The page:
Thoughts of Argentina’s wine country typically evoke images of Mendoza and a landscape dotted with vineyards watched over by the towering Andes. While Mendoza is indeed its heartland, Argentina’s wine region extends all along the Andean foothills, from the country’s northern province of Salta to Patagonia down south.

In just a short flight from Buenos Aires, you can discover an enticing patchwork of snow-capped peaks, meandering rivers, desert terrain, and lunar-like scenery. If you enjoy crashing through rapids and spotting curious Andean wildlife, or trotting around one of the world’s great mountain ranges, then this could be the place for you. Go beyond the wine and bodegas with these exciting experiences in Argentina’s wine country.

Balloon flights above valleys and vineyards

Mendoza Balloon,  Argentina's wine country

Photo: Mendoza Balloons/Facebook

Argentina’s wine country has an incredibly diverse landscape — so much so that it can be hard to appreciate it all from ground level. Taking to the skies on a hot-air balloon presents a bird’s-eye view of the beautiful region. At $120 per person, flights aren’t cheap, but they’re a fascinating way to get a sense of the region before you dive in to explore it on the ground.

As you fly to the beat of the wind, the full panorama of orderly grapevines and olive groves, snowy mountainsides, high plains, lakes, and rivers is laid out below. Views are guaranteed. All you have to do is decide when you want to witness them. Takeoff at dawn for the first light of day or launch at sunset in time to see the sun drift behind the Andes. Mendoza Balloons can help you choose, or take you on both if you so desire.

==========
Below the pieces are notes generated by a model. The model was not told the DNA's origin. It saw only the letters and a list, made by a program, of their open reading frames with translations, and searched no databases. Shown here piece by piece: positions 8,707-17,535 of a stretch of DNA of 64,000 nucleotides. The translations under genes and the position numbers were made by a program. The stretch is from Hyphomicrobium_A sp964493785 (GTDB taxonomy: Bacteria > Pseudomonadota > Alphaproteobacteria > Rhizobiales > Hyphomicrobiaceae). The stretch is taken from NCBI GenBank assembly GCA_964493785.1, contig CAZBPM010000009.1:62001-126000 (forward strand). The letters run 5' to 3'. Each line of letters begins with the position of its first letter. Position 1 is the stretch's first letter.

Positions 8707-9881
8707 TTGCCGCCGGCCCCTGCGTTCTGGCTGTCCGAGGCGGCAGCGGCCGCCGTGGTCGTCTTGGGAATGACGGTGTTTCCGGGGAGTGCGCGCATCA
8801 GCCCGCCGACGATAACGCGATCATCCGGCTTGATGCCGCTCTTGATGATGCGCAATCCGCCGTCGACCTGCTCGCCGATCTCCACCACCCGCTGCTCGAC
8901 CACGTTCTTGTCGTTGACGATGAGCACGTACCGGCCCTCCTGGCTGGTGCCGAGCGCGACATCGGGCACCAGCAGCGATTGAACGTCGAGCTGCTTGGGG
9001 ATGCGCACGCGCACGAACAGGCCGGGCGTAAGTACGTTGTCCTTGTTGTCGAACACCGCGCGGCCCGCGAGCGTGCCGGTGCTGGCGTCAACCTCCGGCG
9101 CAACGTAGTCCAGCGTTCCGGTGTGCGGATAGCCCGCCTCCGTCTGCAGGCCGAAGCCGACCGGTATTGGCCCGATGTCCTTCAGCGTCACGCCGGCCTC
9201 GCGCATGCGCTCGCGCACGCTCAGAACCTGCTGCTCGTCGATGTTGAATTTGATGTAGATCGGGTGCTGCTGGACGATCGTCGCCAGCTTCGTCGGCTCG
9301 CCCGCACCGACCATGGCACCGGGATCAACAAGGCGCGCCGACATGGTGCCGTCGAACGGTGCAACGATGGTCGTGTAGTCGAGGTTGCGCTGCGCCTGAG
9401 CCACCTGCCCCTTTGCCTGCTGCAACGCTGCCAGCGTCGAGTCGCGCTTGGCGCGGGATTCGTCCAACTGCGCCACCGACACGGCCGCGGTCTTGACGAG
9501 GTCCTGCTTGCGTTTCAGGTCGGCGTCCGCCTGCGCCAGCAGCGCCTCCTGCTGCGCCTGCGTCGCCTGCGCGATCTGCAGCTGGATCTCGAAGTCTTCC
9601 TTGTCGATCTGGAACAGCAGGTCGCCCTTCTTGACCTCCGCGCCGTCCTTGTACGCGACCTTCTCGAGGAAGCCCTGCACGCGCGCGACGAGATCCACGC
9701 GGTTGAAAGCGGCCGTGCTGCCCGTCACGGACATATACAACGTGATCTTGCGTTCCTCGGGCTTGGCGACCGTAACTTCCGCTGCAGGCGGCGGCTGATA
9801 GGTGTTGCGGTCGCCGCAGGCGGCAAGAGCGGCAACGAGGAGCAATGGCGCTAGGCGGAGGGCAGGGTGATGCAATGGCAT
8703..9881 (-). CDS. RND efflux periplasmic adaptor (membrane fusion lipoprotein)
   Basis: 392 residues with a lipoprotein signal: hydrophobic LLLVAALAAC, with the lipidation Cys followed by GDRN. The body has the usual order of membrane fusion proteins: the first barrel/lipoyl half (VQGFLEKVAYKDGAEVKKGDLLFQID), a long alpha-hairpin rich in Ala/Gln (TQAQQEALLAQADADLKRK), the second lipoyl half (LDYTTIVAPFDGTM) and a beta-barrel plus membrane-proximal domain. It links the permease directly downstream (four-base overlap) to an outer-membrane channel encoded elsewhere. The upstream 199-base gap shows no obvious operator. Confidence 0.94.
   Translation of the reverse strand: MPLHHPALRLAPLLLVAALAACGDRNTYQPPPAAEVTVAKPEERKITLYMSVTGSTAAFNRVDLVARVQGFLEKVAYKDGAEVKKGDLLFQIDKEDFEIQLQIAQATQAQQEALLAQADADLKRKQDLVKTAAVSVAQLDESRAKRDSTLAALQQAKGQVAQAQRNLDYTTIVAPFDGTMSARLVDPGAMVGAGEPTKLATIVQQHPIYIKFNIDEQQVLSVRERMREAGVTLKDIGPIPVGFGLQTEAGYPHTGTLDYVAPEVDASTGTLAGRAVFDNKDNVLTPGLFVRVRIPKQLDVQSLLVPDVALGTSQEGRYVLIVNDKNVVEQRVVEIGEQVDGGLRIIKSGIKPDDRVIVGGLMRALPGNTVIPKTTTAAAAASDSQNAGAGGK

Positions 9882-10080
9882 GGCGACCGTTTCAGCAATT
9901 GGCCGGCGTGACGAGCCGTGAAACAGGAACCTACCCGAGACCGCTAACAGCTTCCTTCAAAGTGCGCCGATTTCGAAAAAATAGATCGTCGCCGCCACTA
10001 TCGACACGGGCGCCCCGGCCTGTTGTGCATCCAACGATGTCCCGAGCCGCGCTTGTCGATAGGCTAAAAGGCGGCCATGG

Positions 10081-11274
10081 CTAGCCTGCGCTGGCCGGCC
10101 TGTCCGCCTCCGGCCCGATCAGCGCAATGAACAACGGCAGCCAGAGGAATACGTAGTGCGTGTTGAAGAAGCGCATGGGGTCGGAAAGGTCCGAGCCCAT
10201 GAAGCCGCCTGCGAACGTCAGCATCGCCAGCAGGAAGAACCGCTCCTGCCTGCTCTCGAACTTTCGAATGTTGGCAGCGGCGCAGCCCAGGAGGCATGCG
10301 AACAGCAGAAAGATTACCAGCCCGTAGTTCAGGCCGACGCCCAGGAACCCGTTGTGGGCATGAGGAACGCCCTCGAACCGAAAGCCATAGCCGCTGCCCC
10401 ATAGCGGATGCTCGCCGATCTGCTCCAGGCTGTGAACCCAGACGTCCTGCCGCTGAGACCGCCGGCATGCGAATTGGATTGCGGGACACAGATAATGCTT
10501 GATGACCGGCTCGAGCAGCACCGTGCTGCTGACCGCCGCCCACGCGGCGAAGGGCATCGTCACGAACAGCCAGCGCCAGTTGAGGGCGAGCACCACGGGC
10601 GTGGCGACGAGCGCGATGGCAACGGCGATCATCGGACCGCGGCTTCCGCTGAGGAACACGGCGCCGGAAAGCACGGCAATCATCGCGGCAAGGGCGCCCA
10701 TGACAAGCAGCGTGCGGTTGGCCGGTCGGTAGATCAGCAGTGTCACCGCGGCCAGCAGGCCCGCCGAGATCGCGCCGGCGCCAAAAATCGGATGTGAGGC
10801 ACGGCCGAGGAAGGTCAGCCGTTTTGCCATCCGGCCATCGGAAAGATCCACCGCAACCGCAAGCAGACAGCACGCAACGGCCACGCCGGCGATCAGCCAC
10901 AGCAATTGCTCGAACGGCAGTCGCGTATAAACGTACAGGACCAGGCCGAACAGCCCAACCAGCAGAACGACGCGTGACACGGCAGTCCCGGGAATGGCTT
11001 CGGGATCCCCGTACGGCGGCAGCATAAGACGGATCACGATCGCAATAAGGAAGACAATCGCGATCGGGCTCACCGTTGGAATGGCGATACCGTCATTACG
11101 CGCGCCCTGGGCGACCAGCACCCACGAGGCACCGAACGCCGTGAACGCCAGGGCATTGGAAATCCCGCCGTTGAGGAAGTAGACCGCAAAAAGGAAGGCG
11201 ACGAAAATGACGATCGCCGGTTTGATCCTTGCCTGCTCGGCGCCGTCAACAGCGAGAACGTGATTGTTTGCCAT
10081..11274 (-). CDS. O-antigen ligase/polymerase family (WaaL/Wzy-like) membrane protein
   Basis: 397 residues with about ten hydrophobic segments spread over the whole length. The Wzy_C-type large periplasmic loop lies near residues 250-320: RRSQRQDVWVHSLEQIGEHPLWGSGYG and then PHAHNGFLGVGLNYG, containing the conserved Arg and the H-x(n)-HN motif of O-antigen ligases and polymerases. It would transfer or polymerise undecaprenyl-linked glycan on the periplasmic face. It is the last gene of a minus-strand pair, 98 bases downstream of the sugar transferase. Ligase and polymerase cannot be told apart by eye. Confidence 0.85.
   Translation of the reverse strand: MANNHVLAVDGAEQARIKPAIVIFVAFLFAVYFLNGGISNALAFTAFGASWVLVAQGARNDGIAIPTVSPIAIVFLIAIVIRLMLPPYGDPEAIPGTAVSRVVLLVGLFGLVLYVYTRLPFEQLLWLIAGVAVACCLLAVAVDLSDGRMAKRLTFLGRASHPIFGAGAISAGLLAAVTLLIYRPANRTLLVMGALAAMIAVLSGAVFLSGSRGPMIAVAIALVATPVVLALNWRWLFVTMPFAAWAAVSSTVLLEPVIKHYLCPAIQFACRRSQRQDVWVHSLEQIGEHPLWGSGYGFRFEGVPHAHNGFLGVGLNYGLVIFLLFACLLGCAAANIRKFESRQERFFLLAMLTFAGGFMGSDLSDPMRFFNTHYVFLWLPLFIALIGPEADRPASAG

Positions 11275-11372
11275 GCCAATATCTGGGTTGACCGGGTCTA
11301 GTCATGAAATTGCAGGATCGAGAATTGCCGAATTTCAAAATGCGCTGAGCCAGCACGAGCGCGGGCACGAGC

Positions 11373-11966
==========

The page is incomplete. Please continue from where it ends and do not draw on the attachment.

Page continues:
Hunt for dinosaur fossils at national parks

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Photo: PablitoStock/Shutterstock

On the provincial border of La Rioja and San Juan, Talampaya National Park and Ischigualasto Provincial Park are geological and archaeological wonders. Together, the UNESCO-listed parks shelter the most complete continental fossil record from the Triassic Period. We’re talking about extensive dinosaur, plant, and mammal fossils.

Talampaya, the larger of the two, has huge red rock walls and canyons formed over centuries by wind and rain erosion. Formations with intriguing names, such as The Monk and Wise Man Riding a Camel, are certainly worth perusing. Make sure to look for the ancient petroglyphs that hark back to the region’s earliest inhabitants.

If it’s dinosaur fossils you’re after, then Ischigualasto has the more interesting collection. Nicknamed the Valley of the Moon, you’ll get that otherworldly feeling when touring the park or camping overnight. These areas are best visited in the winter months to avoid the heavy rainfall and searing heat of summer.

Stargazing at El Leoncito National Park

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Photo: DFLC Prints/Shutterstock

San Juan Province has the honor of another mystical place in El Leoncito National Park. The compact park shelters the grasslands and scrublands of the Central Andean puna and Southern Andean steppe, which together form a biodiverse ecoregion for various wildlife. You won’t encounter any little lions (leoncitos) here, as the name might suggest, but you can find chinchillas, guanaco, eagles, and the odd cougar.

Low levels of atmospheric pollution and an arid climate in this remote area lend themselves to extraordinarily clear skies for approximately 300 days per year. Make a reservation at one of the two observatories, Felix Aguilar Astronomy or Leoncito Astronomical Complex, for educational viewings of constellations and planets. The latter has an overnight tour for budding astrologists. Failing this, pitch a tent at the park’s campground and watch the stars with the naked eye.